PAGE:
Let me tell you a little bit about Bea.
Bea is amazing. Like, for reals.
In a world where understated really isn’t a thing, Bea shines, no, glows, like a meltdown at a nuclear power plant. She’s a woman you can’t fail to notice. She’s loud – fairly bellowing her demands for coffee when a hangover is particularly bad. She’s brazen – “I’m wearing a thong, so I’m dressed for the outdoors!” And she’s pretty much always up to no good. Yep, she’s our very own Latin American Three Mile Island.
We love her.
A while back she told us that her birthday was on September 15 – Guatemalan Independence Day. That’s a big deal around these parts. Duly noted, her special day was entered into Google calendar.
Shawn loves Google calendar. He puts things in it for me. Bless him. He has it linked up and doing sharesies so that we can all know the same stuff. Sigh. I never bother to look. He’ll tell me what I need to know…and I remembered Bea’s birthday, so…
Instead of taking our coffee cart and visiting all of the ladies, on the big day we showed up at her door with nothing.
“Why are you here? Where’s the coffee?”
She’s as subtle as a punch in the head.
Shawn threw open his arms. The men gathered around her room all turned to stare.
“No coffee, Bea. We’re only here for you. Happy birthday!” said the hubby. Then he wrapped her nearly naked self in a big ole hug. He’s good like that. Love lavishly – we mean it.
Bea was all kinds of tickled. “You remembered my birthday! That makes me so happy.” Oh, bless her heart. Seriously, this woman looks and acts like she’d skin you alive if she needed to, but her smile was just stunning. Birthdays matter.
After lots of kisses and hugs and all round happy lovin, Shawn told her we were there to take her out for lunch. Cuz, you know, birthdays.
And Bea was silent. That was a first.
She looked confused, the leering hoards looked confused, even the fella slithering out of the urinal that sits right outside her door looked a little taken aback.
“You’re what?” She was a teeny bit slow on the uptake.
“Lunch,” he said. “We want to take you out for lunch.”
“Because it’s your birthday. We want to celebrate.”
“You should probably get dressed though. Do you have any actual clothes?” My husband – he has to say some odd things.
“I have clothes! But are you serious?”
“Yes we’re serious. Get changed. We’re leaving in five minutes.”
Sigh…this was more challenging than we’d expected.
“Yes with you. Bea, we’re taking you to lunch. To eat. For your birthday. Put some clothes on.” He can be very patient.
She disappeared into her tiny room and we waited outside while things banged and thumped.
Bea is one of the few women who actually live on La Linea. Her room is barely more than the width of a single bed, and all her possessions are stored in there. The walls are covered with garish posters of the Virgin of Guadalupe, plastic flowers, candles, and seemingly never-ending rolls of condoms. Bea does a healthy trade with the ladies on the Line. Men are always gathered near to her door – either waiting to visit or waiting for the urinal. Men pee on her doorstep all day, everyday. It’s disgusting.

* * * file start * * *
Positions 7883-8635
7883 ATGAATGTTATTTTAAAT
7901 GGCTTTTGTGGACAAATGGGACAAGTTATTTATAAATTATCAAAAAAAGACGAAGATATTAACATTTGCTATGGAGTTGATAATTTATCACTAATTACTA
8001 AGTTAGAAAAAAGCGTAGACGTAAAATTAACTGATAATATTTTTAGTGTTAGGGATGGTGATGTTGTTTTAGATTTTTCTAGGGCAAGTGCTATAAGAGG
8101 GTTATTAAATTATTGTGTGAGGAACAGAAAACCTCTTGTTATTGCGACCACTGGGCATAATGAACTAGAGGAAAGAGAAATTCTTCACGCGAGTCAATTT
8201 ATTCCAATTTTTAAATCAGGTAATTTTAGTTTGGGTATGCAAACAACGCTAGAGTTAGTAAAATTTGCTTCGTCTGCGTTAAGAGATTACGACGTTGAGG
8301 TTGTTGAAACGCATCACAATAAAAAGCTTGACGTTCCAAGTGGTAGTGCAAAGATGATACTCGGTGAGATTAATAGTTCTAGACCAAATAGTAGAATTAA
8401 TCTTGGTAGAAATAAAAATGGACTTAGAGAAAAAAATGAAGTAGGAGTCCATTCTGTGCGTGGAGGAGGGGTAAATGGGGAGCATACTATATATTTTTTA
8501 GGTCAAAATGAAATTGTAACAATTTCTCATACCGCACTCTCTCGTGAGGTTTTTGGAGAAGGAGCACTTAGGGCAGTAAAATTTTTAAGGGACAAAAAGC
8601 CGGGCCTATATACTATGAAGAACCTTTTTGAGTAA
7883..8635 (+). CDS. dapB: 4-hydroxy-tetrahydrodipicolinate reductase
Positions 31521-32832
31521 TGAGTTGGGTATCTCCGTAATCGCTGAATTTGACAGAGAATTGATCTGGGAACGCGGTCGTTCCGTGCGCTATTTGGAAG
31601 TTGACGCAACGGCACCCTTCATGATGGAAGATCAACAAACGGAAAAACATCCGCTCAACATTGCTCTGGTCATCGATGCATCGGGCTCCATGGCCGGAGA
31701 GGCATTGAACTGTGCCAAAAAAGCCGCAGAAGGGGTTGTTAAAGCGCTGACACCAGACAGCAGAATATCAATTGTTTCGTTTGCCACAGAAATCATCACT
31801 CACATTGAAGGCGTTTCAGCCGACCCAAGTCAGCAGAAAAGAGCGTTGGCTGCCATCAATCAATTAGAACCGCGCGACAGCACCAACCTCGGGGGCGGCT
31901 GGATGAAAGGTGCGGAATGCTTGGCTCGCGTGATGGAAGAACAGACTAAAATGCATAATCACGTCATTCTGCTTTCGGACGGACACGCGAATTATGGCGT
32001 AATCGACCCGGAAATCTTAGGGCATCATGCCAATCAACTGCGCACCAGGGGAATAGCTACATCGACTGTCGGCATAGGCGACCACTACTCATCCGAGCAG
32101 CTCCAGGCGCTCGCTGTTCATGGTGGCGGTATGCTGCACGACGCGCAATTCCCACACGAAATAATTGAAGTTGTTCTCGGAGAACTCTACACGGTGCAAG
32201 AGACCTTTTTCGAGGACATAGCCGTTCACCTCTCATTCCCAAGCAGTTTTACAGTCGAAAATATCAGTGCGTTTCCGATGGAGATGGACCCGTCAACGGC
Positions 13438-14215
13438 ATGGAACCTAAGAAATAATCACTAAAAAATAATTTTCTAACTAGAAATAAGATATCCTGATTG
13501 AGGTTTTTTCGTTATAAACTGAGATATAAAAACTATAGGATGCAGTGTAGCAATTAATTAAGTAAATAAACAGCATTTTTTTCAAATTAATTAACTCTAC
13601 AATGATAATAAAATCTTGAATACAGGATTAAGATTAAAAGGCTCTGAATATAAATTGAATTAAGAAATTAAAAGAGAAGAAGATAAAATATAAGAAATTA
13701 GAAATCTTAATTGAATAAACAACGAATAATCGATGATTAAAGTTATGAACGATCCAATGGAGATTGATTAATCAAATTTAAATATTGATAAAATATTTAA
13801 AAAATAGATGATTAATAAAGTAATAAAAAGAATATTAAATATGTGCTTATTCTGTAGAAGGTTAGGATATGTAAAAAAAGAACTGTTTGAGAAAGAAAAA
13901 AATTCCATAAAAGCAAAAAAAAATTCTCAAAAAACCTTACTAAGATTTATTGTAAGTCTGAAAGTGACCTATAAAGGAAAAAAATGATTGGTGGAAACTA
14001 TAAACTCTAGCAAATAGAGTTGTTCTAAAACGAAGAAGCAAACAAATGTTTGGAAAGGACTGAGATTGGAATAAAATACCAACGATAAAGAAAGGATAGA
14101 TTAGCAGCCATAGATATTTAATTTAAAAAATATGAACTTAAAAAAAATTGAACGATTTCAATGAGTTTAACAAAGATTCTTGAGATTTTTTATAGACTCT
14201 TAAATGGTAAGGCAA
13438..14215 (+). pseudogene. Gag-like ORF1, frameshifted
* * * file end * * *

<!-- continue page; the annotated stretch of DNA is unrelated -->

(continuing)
She burst through the door – a vision transformed.
“Bea,” Shawn yelled, “I didn’t know you owned pants!” She slapped him, laughed, and threw her arms around me as we headed to the car.
I wish I could describe it to you. The look on her face, the sweet, childlike grin, the constant giggling, the many hugs, and the skip in her step, but I really can’t. There are no words for the person she became as we made our way to McDonalds. Yeah, I know, but it was a holiday, and everything was shut. It was as beautiful as it was heartbreaking.
Bea is hard. Friends who’ve visited La Linea with us are often afraid of her. She kinda does that to people. She’s lived an extraordinary life, and seen things that I cannot begin to imagine. Her skin is marked with gang tattoos, and her face and body bear machete scars and all the signs of a life lived in cruel depravation. She has been there, seen it, done it…and definitely has the scars to prove it.
But this woman, whose glare could stop a speeding bullet, became a sweet, delighted child. Not kidding. Not exaggerating. Over and over she said, “I will never forget this. This is the best birthday ever. Nothing like this has ever happened to me before.”
You guys, it was a burger. I wanted to cry, but she kept making me laugh.
When we got to a packed Micky D’s she told us she’d only been there once before in her life – when her daughter, now twenty-six, was four years old. We were just a couple of blocks from her room, yet she had no idea where she was. She never leaves that horrid little hole. She’s too scared, she said. There are just too many bad things that happen. So she lives her entire life, in a tiny, squalid room, on a disused railway track populated by broken women and greedy, drooling men. I was shocked to hear that anything made her afraid. What kind of life is that?
So we ate, and we laughed, and we poked fun at her. She asked if she should take off her earrings, (Guatemalans are funny about jewelry and makeup), but we told her to wear whatever she wanted. Honestly, the earrings weren’t really the first clue for the onlookers.
We got a few looks from the good people at McD’s. Not disapproving or contemptuous – just confused. But it was okay because Bea was just so stinkin happy, that no looks, and no disapproval could have changed the joy of the moment. We talked about life. She shared some hard things. She asked questions. She laughed a great booming, raucous laugh. And she hugged us long and hard and often.
On the way back to the Line, Shawn stopped to buy her a slice of birthday cake. She carried her little baggie of frosted gooeyness like it was a treasure. More hugs at her door. More kisses. She giggled and skipped behind the door. Time to get into her work clothes.
How lucky am I that this is my life?